Diagnosis

To determine the cause of your dry mouth, your doctor likely will review your medical history and all medications you're taking, including over-the-counter medications, and examine your mouth.

Sometimes you may need blood tests, imaging scans of your salivary glands or tests that measure how much saliva you produce to identify the cause of your dry mouth. If your doctor suspects your dry mouth is caused by Sjogren's syndrome, a small sample of cells (biopsy) taken from salivary glands in your lip may be sent for testing.

Treatment

Your treatment depends on the cause of your dry mouth. Your doctor or dentist may:

  • Change medications that cause dry mouth. If your doctor believes medication to be the cause, he or she may adjust your dosage or switch you to another medication that doesn't cause a dry mouth.
  • Recommend products to moisturize your mouth. These can include prescription or over-the-counter mouth rinses, artificial saliva or moisturizers to lubricate your mouth. Mouthwashes designed for dry mouth, especially ones with xylitol, can be effective, such as Biotene Dry Mouth Oral Rinse or Act Dry Mouth Mouthwash, which also offer protection against tooth decay.

If you have severe dry mouth, your doctor or dentist may:

  • Prescribe medication that stimulates saliva. Your doctor may prescribe pilocarpine (Salagen) or cevimeline (Evoxac) to stimulate saliva production.
  • Protect your teeth. To prevent cavities, your dentist might fit you for fluoride trays, which you fill with fluoride and wear over your teeth at night. Your dentist may also recommend weekly use of a chlorhexidine rinse to control cavities.

Lifestyle and home remedies

In addition to the advice from your doctor, these tips may help relieve your dry mouth symptoms:

  • Sip water or sugar-free drinks or suck ice chips throughout the day to moisten your mouth, and drink water during meals to aid chewing and swallowing.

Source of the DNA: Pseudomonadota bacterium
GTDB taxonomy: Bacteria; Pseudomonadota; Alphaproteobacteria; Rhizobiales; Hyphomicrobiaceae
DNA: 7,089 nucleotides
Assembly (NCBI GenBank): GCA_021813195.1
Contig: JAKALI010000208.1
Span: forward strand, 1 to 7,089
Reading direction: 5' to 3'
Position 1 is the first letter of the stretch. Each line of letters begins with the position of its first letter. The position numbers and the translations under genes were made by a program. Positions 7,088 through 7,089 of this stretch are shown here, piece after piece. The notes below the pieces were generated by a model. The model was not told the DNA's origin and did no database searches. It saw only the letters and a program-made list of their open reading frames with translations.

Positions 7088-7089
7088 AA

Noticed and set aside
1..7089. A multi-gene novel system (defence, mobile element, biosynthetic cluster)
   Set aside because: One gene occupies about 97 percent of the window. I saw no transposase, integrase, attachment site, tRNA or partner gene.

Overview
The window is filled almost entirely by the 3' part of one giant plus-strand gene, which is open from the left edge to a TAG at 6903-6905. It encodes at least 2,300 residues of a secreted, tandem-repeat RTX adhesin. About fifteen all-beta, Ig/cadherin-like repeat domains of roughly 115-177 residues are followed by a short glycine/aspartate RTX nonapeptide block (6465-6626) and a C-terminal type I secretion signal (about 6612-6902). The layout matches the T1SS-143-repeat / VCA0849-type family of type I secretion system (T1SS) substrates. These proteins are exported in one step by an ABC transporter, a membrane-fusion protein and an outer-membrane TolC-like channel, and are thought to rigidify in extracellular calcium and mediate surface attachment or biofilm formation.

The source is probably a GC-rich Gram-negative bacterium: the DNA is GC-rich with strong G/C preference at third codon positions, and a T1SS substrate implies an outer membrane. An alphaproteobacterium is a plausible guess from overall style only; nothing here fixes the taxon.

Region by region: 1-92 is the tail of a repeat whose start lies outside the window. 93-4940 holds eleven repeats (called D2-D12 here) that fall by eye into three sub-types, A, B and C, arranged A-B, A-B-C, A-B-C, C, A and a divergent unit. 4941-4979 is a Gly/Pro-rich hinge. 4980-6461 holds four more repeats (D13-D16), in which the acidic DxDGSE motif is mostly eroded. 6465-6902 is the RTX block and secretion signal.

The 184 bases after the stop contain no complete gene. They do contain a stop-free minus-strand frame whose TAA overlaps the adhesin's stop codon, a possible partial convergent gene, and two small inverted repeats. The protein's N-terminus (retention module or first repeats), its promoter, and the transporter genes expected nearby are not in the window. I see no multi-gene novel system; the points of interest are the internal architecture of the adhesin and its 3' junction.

• Chew sugar-free gum or suck on sugar-free hard candies. Products that contain xylitol may also help prevent cavities. However, in some people, xylitol, which is often found in sugar-free gum or sugar-free candies, may cause gas or diarrhea if consumed in large amounts.
  • Try over-the-counter saliva substitutes that contain xylitol, such as Mouth Kote or Oasis Moisturizing Mouth Spray, or that contain carboxymethylcellulose (kahr-bok-see-meth-ul-SEL-u-lohs) or hydroxyethyl cellulose (hi-drok-see-ETH-ul SEL-u-lohs), such as Biotene OralBalance Moisturizing Gel.
  • Breathe through your nose, not your mouth. You may need to seek treatment for snoring if it causes you to breathe through your mouth during the night.
  • Add moisture to the air at night with a room humidifier.
  • Moisturize your lips to soothe dry or cracked areas.

Avoid products that can make your symptoms worse. These include:

  • Caffeine and alcohol. These products can cause dryness and irritation. Don't use a mouthwash that contains alcohol.
  • All tobacco. If you smoke or chew tobacco, stop, because tobacco products can dry and irritate your mouth.
  • Over-the-counter antihistamines and decongestants. These can worsen your dry mouth.
  • Sugary or acidic foods and candies. These increase the risk of tooth decay. Also avoid spicy or salty food because they can cause irritation.

Saliva is important to maintain the health of your teeth and mouth. Taking these steps to protect your teeth may also help your dry mouth condition: